This communication shall not constitute an offer to sell or the solicitation of an offer to buy any securities, nor shall there be any sale of securities in any jurisdiction in which such offer, solicitation or sale would be unlawful prior to registration or qualification under the securities laws of any such jurisdiction. No offering of securities shall be made except by means of a prospectus meeting the requirements of Section 10 of the U.S. Securities Act of 1933, as amended.

 

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Cautionary Statement Regarding Forward-Looking Statements

This communication contains certain forward-looking statements concerning T-Mobile, Sprint and the proposed transaction between T-Mobile and Sprint. All statements other than statements of fact, including information concerning future results, are forward-looking statements. These forward-looking statements are generally identified by the words “anticipate,” “believe,” “estimate,” “expect,” “intend,” “may,” “could” or similar expressions. Such forward-looking statements include, but are not limited to, statements about the benefits of the proposed transaction, including anticipated future financial and operating results, synergies, accretion and growth rates, T-Mobile’s, Sprint’s and the combined company’s plans, objectives, expectations and intentions, and the expected timing of completion of the proposed transaction. There are several factors which could cause actual plans and results to differ materially from those expressed or implied in forward-looking statements. Such factors include, but are not limited to, the failure to obtain, or delays in obtaining, required regulatory approvals, and the risk that such approvals may result in the imposition of conditions that could adversely affect the combined company or the expected benefits of the proposed transaction, or the failure to satisfy any of the other conditions to the proposed transaction on a timely basis or at all; the occurrence of events that may give rise to a right of one or both of the parties to terminate the business combination agreement; adverse effects on the market price of T-Mobile’s or Sprint’s common stock and on T-Mobile’s or Sprint’s operating results because of a failure to complete the proposed transaction in the anticipated timeframe or at all; inability to obtain the financing contemplated to be obtained in connection with the proposed transaction on the expected terms or timing or at all; the ability of T-Mobile, Sprint and the combined company to make payments on debt or to repay existing or future indebtedness when due or to comply with the covenants contained therein; adverse changes in the ratings of T-Mobile’s or Sprint’s debt securities or adverse conditions in the credit markets; negative effects of the announcement, pendency or consummation of the transaction on the market price of T-Mobile’s or Sprint’s common stock and on T-Mobile’s or Sprint’s operating results, including as a result of changes in key customer, supplier, employee or other business relationships; significant transaction costs, including financing costs, and unknown liabilities; failure to realize the expected benefits and synergies of the proposed transaction in the expected timeframes or at all; costs or difficulties related to the integration of Sprint’s network and operations into T-Mobile; the risk of litigation or regulatory actions; the inability of T-Mobile, Sprint or the combined company to retain and hire key personnel; the risk that certain contractual restrictions contained in the business combination agreement during the pendency of the proposed transaction could adversely affect T-Mobile’s or Sprint’s ability to pursue business opportunities or strategic transactions; effects of changes in the regulatory environment in which T-Mobile and Sprint operate; changes in global, political, economic, business, competitive and market conditions; changes in tax and other laws and regulations; and other risks and uncertainties detailed in T-Mobile’s Annual Report on Form 10-K for the fiscal year ended December 31, 2017 and in its subsequent reports on Form 10-Q, including in the sections thereof captioned “Risk Factors” and “Cautionary Statement Regarding Forward-Looking Statements,” as well as in its subsequent reports on Form 8-K, all of which are filed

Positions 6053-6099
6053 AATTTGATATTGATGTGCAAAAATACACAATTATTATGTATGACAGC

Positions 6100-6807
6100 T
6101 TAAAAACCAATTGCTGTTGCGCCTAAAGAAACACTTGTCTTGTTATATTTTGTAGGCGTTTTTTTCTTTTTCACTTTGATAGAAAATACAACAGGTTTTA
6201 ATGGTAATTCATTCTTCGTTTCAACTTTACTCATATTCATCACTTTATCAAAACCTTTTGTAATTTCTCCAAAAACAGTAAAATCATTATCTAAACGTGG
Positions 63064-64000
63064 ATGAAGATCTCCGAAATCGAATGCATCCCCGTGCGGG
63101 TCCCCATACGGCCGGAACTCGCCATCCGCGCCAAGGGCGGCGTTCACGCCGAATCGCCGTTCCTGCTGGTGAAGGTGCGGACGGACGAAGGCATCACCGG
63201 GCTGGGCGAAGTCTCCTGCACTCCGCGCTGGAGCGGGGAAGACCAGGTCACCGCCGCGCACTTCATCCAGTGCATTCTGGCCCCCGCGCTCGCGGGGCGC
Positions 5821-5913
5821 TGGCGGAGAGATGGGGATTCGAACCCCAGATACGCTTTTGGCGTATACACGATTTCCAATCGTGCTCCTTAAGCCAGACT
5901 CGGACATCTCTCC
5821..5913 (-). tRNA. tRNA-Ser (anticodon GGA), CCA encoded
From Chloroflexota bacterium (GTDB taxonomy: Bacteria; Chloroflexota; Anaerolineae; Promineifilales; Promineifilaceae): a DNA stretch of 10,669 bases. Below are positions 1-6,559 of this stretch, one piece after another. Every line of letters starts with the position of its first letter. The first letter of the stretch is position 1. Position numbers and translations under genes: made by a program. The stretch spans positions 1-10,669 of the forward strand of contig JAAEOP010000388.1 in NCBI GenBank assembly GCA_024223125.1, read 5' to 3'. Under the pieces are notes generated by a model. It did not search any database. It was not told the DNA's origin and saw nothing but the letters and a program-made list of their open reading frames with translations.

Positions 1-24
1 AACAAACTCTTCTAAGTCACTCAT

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with the SEC and available at www.sec.gov and www.t-mobile.com. Forward-looking statements are based on current expectations and assumptions, which are subject to risks and uncertainties that may cause actual results to differ materially from those expressed in or implied by such forward-looking statements. Given these risks and uncertainties, persons reading this communication are cautioned not to place undue reliance on such forward-looking statements. T-Mobile assumes no obligation to update or revise the information contained in this communication (whether as a result of new information, future events or otherwise), except as required by applicable law.